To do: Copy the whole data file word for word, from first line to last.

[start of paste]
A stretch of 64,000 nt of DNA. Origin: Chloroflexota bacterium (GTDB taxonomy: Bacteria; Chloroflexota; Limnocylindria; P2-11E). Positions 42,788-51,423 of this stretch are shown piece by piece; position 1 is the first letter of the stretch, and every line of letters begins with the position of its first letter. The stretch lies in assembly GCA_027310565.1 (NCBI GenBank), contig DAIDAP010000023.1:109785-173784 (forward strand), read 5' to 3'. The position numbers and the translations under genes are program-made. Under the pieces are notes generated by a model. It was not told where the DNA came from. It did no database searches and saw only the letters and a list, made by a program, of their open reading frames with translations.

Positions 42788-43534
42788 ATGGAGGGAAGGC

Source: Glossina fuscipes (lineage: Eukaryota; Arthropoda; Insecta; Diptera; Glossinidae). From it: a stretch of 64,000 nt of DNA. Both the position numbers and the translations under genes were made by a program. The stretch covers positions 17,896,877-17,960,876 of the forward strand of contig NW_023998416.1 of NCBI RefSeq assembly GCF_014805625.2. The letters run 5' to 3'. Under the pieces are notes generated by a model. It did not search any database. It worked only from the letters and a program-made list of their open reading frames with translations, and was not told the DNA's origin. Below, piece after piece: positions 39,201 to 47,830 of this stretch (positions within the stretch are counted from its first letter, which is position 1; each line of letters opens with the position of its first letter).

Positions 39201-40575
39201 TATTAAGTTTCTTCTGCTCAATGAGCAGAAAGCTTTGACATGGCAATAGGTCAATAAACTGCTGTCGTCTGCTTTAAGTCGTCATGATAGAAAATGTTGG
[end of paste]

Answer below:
A stretch of 64,000 nt of DNA. Origin: Chloroflexota bacterium (GTDB taxonomy: Bacteria; Chloroflexota; Limnocylindria; P2-11E). Positions 42,788-51,423 of this stretch are shown piece by piece; position 1 is the first letter of the stretch, and every line of letters begins with the position of its first letter. The stretch lies in assembly GCA_027310565.1 (NCBI GenBank), contig DAIDAP010000023.1:109785-173784 (forward strand), read 5' to 3'. The position numbers and the translations under genes are program-made. Under the pieces are notes generated by a model. It was not told where the DNA came from. It did no database searches and saw only the letters and a list, made by a program, of their open reading frames with translations.

Positions 42788-43534
42788 ATGGAGGGAAGGC

Source: Glossina fuscipes (lineage: Eukaryota; Arthropoda; Insecta; Diptera; Glossinidae). From it: a stretch of 64,000 nt of DNA. Both the position numbers and the translations under genes were made by a program. The stretch covers positions 17,896,877-17,960,876 of the forward strand of contig NW_023998416.1 of NCBI RefSeq assembly GCF_014805625.2. The letters run 5' to 3'. Under the pieces are notes generated by a model. It did not search any database. It worked only from the letters and a program-made list of their open reading frames with translations, and was not told the DNA's origin. Below, piece after piece: positions 39,201 to 47,830 of this stretch (positions within the stretch are counted from its first letter, which is position 1; each line of letters opens with the position of its first letter).

Positions 39201-40575
39201 TATTAAGTTTCTTCTGCTCAATGAGCAGAAAGCTTTGACATGGCAATAGGTCAATAAACTGCTGTCGTCTGCTTTAAGTCGTCATGATAGAAAATGTTGG